Outgoing Cork selector Diarmuid O'Sullivan has said that criticism from within Cork was what hurt the management team the most.
Former Cork manager Kieran Kingston stepped down on Sunday after three years in what was his second spell in charge of the Rebels.
"Social media has now become life and a lot of things are driven through social media. But through that you need to find balance. And that's impossible," O'Sullivan told Off The Ball.
"Kieran (Kingston) has worked under the most scrutinized conditions any intercounty manager has faced.
"Whatever about national media, some of the harshest scrutiny has come from people within Cork. People who have worn the red jersey, people who have stood on the line doing certain roles. It's tough to take in that circumstance.
"It's tough when your own turn on you and start throwing snide remarks."
O'Sullivan would not name any names but referred to Cork's training venues being criticised, and the management's loyalty to senior players being questioned.
"There was a guy who questioned our loyalty to senior players, had we alienated some of them. The same guy who questioned our loyalty, once he was deemed surplus to requirements by Kieran, jumped ship on the very club who gave him the opportunity to play for Cork and moved back across the border."
The three-time All-Ireland winner said that he largely ignores social media but that some of the criticism still gets through.
"As much as you try to block it out it you'll always meet someone during the course of the day and they'll say 'did you see such and such a fella?', 'did you see this guy's podcast?', 'did you read this guy's report?', 'did you see this guy The Sunday Game?'.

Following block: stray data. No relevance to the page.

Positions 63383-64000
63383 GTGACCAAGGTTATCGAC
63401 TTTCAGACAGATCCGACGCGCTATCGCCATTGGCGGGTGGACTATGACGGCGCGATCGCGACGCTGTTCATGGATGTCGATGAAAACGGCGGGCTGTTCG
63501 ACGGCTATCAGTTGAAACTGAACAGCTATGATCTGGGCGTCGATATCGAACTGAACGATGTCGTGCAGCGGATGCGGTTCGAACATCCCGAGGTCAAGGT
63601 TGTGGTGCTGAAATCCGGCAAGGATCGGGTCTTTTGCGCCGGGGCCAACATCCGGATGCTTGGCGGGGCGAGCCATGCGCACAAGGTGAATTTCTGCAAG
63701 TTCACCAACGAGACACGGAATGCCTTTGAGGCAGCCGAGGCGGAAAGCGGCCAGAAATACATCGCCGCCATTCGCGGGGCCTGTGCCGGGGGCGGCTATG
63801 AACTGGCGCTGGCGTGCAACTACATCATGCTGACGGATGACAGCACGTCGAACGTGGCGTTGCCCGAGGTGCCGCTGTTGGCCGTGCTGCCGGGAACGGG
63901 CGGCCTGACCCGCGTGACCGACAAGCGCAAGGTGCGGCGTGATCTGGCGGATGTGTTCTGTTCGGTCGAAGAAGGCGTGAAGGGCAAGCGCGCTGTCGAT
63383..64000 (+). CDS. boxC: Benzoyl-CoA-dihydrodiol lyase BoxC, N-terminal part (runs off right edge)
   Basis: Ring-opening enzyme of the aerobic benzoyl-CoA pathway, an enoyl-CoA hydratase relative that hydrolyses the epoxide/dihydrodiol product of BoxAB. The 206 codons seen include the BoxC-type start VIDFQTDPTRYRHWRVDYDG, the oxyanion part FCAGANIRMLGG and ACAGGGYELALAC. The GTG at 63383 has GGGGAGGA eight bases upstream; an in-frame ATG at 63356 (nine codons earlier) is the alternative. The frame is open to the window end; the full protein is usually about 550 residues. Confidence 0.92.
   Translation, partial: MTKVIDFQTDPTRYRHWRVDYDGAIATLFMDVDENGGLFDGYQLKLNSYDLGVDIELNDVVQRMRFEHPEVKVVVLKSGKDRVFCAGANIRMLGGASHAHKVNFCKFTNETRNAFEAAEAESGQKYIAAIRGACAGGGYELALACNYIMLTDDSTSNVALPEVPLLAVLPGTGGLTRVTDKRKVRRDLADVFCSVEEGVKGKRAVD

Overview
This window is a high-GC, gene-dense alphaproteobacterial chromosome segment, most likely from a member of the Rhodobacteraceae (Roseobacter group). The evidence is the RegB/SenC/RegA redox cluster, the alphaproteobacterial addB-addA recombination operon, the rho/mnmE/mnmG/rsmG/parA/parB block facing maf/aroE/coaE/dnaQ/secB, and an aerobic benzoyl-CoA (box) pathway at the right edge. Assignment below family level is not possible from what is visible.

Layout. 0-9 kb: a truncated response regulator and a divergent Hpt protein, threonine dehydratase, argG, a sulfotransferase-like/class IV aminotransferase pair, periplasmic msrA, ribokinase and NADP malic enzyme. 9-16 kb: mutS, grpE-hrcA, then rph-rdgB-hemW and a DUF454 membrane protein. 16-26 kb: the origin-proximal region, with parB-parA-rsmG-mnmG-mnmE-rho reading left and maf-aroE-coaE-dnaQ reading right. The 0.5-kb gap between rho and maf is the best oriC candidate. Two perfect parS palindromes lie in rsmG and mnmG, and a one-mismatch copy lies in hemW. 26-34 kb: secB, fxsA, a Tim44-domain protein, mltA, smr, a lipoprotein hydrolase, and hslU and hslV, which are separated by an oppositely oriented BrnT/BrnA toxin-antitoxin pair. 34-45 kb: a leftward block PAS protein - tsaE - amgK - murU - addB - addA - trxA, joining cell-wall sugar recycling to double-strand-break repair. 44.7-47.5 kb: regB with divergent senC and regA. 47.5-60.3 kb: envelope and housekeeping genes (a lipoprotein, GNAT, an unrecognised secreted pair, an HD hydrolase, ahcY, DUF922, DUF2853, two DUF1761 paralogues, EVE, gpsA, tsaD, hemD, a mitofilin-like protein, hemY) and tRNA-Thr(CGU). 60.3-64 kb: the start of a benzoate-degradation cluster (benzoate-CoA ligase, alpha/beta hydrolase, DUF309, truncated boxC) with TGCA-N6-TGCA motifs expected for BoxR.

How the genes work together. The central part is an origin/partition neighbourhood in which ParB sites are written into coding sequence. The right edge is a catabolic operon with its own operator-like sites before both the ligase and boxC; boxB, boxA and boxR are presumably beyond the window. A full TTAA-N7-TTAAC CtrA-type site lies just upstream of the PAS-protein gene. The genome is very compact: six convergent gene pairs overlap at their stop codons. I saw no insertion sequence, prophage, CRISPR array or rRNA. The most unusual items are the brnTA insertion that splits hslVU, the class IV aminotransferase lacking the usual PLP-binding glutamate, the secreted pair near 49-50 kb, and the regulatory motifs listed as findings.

"You just have to switch off. We believe we gave everything to the cause. We did everything in the right manner to bring Cork hurling forward. We can move out of the job with our heads held high."
The Cloyne clubman believes that some old tensions were behind some of the negativity towards Kingston's setup.
"Some of them guys, there's history with certain members of previous management who would be involved in our backroom team. At some stages in the careers of these guys on their podcasts, on their social media, they have crossed paths with members of management down through the years."
O'Sullivan said he believed the Cork hurling job is still the most prestigious in the country.
"I believe the Cork manager job is the most prestigious job in hurling. We've been absolutely privileged. Myself and Kieran have had five years, privilege is probably doing it an injustice. The privilege for us to be involved in the Cork senior hurling team for five years. It's hugely proud for us and our families."
When asked how he thought incoming manager Pat Ryan would get on O'Sullivan's response was emphatic: "wonderful".
"Pat Ryan is a brilliant brilliant guy with a brilliant attitude. I think Pat, with the group of players that we have left and the group of players that are coming behind, will have a wonderful opportunity to bring Cork hurling back to where it needs to be."